Part-time legislature was done before and it worked, so, there is nothing wrong if we consider it. The interest of the people should be paramount; it is only then that we can get competent people to serve in public offices.
Ninety-three-year-old Senator Ayo Fasanmi, a leader of the pan-Yoruba group, Afenifere, says the parliamentary system of government is the most appropriate system of government for Nigeria.
He said this in an interview the Punch newsapaper published on Sunday, adding that the system is cheaper for the country.
According to Fasanmi, the parliamentary system of government is preferable to the presidential.
He said: “In the first Republic, we practised the parliamentary system and in the Second Republic, we practised the presidential system of government. I think the parliamentary system of government is better, or let me say I prefer it to the presidential system of government.
“It is cheaper to run than the presidential system of government. But I think the system was bastardised when the military came into government. That mentality is still there. I will go for the parliamentary system of government. We need to save as much as we can save now. Parliamentary system of government is less expensive; it is very cheap and that is the kind of system that we need now.”
When asked if the nation should consider part-time legislature as a way to reduce cost, Fasanmi said it can be considered but money should not be a motivating factor.
He said: “When I was in the House of Reps in 1964 and the Senate in the Second Republic in 1979 and 1983, money was not the motivating factor. It will be a nice idea if we take a second look at the way we do certain things.
“In our time, the love to serve prompted us to come out and contest elective offices and that was why the nation had competent and honest people in offices then. Part-time legislature was done before and it worked, so, there is nothing wrong if we consider it. The interest of the people should be paramount; it is only then that we can get competent people to serve in public offices.”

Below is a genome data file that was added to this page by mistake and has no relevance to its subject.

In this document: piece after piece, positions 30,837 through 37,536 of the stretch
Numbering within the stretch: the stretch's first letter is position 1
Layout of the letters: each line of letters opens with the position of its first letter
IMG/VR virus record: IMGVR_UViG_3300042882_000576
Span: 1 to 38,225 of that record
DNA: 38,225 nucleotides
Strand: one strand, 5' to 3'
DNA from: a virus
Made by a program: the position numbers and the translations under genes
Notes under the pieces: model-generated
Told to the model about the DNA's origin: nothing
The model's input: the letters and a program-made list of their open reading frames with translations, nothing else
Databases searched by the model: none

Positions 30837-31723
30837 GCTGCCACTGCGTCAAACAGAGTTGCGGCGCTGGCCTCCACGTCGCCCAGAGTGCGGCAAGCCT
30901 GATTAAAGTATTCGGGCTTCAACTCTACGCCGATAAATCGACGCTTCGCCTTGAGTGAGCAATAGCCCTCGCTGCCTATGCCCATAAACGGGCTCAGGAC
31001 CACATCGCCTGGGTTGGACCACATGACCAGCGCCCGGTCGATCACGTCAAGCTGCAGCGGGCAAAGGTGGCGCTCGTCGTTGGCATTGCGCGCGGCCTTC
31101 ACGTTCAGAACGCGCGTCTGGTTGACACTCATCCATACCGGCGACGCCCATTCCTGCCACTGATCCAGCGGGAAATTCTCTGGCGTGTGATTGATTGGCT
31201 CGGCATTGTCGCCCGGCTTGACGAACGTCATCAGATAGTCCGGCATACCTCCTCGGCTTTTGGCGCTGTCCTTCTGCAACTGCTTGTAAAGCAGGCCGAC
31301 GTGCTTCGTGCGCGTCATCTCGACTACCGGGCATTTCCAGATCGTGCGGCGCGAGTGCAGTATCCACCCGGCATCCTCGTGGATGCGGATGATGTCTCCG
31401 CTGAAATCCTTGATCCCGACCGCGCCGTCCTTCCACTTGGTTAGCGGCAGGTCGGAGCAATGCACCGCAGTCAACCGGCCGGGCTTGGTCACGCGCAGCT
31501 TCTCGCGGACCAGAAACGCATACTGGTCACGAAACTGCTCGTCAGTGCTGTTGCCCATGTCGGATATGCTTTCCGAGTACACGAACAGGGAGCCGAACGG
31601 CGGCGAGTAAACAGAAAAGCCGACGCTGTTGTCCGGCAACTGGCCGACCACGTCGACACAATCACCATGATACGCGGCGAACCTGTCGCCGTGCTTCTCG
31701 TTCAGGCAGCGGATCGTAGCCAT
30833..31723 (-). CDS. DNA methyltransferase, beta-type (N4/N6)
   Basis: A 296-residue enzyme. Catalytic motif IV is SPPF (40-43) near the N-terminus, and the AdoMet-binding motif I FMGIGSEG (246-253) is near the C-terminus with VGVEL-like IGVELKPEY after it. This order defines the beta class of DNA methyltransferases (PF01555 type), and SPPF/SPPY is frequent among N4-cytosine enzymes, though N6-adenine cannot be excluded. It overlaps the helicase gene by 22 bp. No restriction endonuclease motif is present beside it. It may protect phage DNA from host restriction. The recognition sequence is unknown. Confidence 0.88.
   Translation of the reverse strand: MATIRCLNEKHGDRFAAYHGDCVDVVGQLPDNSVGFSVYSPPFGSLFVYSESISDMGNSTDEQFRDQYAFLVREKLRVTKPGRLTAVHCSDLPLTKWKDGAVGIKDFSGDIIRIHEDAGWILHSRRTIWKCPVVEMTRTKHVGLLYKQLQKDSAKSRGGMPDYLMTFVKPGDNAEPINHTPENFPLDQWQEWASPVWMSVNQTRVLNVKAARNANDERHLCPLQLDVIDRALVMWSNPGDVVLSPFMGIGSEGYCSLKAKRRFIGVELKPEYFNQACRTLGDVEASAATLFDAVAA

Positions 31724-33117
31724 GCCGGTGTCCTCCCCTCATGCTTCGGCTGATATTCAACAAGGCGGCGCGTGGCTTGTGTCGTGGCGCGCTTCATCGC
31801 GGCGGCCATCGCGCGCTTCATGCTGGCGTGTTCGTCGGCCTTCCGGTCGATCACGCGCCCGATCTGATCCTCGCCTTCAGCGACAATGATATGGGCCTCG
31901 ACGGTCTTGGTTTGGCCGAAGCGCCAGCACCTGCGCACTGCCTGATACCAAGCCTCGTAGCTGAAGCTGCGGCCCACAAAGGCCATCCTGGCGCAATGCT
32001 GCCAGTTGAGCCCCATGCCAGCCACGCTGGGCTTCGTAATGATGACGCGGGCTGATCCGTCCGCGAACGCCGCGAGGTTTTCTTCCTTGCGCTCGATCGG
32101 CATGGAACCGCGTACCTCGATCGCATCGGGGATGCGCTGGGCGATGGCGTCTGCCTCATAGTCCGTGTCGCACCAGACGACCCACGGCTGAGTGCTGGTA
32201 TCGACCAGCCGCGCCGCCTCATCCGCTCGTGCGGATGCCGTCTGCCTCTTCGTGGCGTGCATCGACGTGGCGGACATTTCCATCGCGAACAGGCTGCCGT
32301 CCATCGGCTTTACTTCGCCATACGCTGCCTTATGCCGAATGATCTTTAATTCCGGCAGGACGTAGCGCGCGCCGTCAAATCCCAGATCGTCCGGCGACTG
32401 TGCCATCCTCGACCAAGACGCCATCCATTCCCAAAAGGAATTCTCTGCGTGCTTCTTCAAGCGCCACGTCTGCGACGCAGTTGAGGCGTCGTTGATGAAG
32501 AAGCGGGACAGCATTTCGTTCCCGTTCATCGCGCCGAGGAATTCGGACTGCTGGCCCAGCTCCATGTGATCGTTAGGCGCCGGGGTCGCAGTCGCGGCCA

On the conviction of Walter Onnoghen, the former Chief Justice of Nigeria, Fasanmi went on to say that “whoever will be nominated as a judge is not a corrupt person. Judges should be carefully selected to avoid putting corrupt persons on the bench. One cannot have a corrupt person to dispense justice. There will be no justice; there will be no fairness. Only people of integrity should find their way to the judiciary.
"It is unfortunate that the former Chief Justice of Nigeria found himself in this situation, but we must make sure that people with proven track of integrity are the ones dispensing justice. If we put the right people there, Nigeria will soon become a shining example for other nations to emulate in Africa. Nigeria was a great country in the days of Obafemi Awolowo and others.”